A U.S. Department of Labor Occupational Safety and Health Administration inspector observed a foreman and two roofers atop a Hoffman Estates commercial building working at heights of up to 20 feet off the ground with inadequate fall protection. Just 10 days later, an OSHA inspector observed a crew of three working at heights greater than 12 feet atop a residential building in Waukesha, Wisconsin, without fall protection equipment.

Falls can be prevented: PLAN ahead to get the job done safely PROVIDE the right equipment TRAIN everyone to use the equipment safely

OSHA found ECS Roofing Professionals failed to equip workers with adequate fall protection equipment, train workers on its use, provide safe access to a ladder jack scaffold platform and ensure head and eye protection were used. The agency issued one willful, four repeat and eight serious violations.

“In both of these incidents, the foreman left the site and directed others to do so when OSHA inspectors began asking questions about their safety procedures. This defiant act demonstrates Joshua Herion and his company’s disregard for the safety and well-being of workers and the law,” said OSHA’s Chicago North Area Director Angeline Loftus in Des Plaines, Illinois, who investigated the Hoffman Estates job site. “Fall hazards make roofing work among the construction industry’s most dangerous jobs and among OSHA’s most frequently cited safety hazards.”

The pair of recent inspections continues the company’s history of failing to protect its roofing workers. Since 2014, ECS Roofing Professionals has been cited seven times by OSHA for similar hazards at other job sites. The employer has failed to respond to OSHA’s requests for information, has not responded to citations from previous inspections and has had $139,656 in unpaid OSHA penalties referred to debt collection.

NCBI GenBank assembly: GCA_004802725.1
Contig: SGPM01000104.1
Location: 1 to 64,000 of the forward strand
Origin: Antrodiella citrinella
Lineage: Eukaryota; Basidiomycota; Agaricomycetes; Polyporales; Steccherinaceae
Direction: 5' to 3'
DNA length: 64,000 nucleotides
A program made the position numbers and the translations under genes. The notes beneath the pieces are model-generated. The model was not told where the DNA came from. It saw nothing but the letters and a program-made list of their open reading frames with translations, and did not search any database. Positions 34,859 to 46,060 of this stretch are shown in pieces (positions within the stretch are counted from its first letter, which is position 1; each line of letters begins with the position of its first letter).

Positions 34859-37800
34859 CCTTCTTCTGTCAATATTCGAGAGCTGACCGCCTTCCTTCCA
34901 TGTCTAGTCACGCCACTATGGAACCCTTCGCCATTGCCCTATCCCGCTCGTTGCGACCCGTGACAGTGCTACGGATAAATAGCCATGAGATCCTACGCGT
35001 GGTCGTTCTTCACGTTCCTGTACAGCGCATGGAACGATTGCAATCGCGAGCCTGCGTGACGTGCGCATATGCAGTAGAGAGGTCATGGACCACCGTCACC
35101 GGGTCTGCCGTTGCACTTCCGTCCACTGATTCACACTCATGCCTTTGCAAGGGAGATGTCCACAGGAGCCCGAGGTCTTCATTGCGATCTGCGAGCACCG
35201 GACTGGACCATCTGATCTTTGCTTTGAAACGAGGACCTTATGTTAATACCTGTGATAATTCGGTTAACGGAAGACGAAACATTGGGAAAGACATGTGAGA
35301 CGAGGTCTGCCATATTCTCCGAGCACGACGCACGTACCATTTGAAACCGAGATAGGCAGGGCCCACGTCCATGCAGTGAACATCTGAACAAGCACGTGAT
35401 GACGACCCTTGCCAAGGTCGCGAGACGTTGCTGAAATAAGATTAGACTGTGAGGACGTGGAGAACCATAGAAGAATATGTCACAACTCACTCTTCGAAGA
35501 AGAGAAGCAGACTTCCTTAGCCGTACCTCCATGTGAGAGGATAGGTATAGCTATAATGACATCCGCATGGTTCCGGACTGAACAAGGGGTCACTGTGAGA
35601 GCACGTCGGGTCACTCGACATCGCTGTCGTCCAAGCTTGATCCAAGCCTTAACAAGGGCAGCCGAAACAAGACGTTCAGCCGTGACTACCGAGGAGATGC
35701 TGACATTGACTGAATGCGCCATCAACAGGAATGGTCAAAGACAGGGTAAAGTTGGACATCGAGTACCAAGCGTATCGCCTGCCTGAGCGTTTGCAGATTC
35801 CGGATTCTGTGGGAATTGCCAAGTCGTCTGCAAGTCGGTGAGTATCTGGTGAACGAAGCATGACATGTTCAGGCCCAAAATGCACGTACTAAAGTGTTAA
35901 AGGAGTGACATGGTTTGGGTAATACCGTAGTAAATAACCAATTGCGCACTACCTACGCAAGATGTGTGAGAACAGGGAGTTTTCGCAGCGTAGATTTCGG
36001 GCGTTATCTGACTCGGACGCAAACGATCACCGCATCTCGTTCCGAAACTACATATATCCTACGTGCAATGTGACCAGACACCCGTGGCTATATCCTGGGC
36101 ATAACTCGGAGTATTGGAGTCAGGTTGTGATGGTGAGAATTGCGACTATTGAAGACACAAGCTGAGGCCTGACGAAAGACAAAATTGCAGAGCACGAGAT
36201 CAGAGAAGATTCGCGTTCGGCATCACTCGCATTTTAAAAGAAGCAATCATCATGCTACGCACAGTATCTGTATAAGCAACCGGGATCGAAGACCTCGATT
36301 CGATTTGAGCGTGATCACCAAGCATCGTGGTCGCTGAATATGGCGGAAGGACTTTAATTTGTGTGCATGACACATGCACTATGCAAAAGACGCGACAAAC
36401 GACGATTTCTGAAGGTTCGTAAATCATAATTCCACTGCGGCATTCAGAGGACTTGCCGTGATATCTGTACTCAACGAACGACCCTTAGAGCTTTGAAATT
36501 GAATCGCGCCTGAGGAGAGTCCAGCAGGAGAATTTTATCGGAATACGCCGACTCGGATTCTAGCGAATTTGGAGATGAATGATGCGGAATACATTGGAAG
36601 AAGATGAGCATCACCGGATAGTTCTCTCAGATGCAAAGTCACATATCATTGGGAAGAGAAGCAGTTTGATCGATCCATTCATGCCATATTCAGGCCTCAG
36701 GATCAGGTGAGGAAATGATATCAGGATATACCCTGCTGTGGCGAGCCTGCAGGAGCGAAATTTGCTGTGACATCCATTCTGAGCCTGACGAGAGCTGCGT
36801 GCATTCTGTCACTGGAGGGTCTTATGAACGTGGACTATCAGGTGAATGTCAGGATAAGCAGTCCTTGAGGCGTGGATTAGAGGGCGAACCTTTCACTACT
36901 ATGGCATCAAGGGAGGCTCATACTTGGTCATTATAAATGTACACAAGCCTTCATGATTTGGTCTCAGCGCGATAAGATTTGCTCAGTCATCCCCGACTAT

“While ECS Roofing Professionals seem willing to ignore the dangers of falls and the potential for serious injuries or worse, OSHA will hold Joshua Herion and other roofing contractors accountable for failing to meet the legal requirements to provide safe working conditions,” said OSHA’s Area Director Christine Zortman in Milwaukee, who investigated the Waukesha job site. “Fall injuries and fatalities are preventable with the proper use of safety equipment and training.”

The Bureau of Labor Statistics reports that in 2020, 1,008 construction workers died on the job, with 351 of those fatalities due to falls from elevation.

OSHA’s stop falls website offers safety information and video presentations in English and Spanish to teach workers about hazards and proper safety procedures. Learn more about OSHA’s annual National Safety Stand-Down to Prevent Falls, set for May 2-6.

The company has 15 business days from receipt of its citations and penalties for the Hoffman Estates site and the Waukesha site to comply, request an informal conference with each of OSHA’s area directors, or contest the findings before the independent Occupational Safety and Health Review Commission.


McCraren Compliance assists employers in protecting their workers, starting with a comprehensive Work-site Analysis, Hazard Prevention, Controls, and Safety & Health Training.

Please contact us today at 888-758-4757 to learn how we can provide mine safety training and consulting for your business.

Construction Initiative

First published by OSHA

US Department of Labor implements initiative to conduct random, weekend
safety inspections to protect construction workers from falls, trench collapses

‘Weekend Work’ initiative will identify safety concerns in 10 counties

DENVER – As work at construction project sites increases in Colorado’s Front Range, more workers may find themselves exposed to falls and trenching and excavation hazards. Over the last two years, at least six workers have suffered fatal falls, and nearly a dozen excavation collapses and trenching incidents have led to the deaths of three workers in Colorado.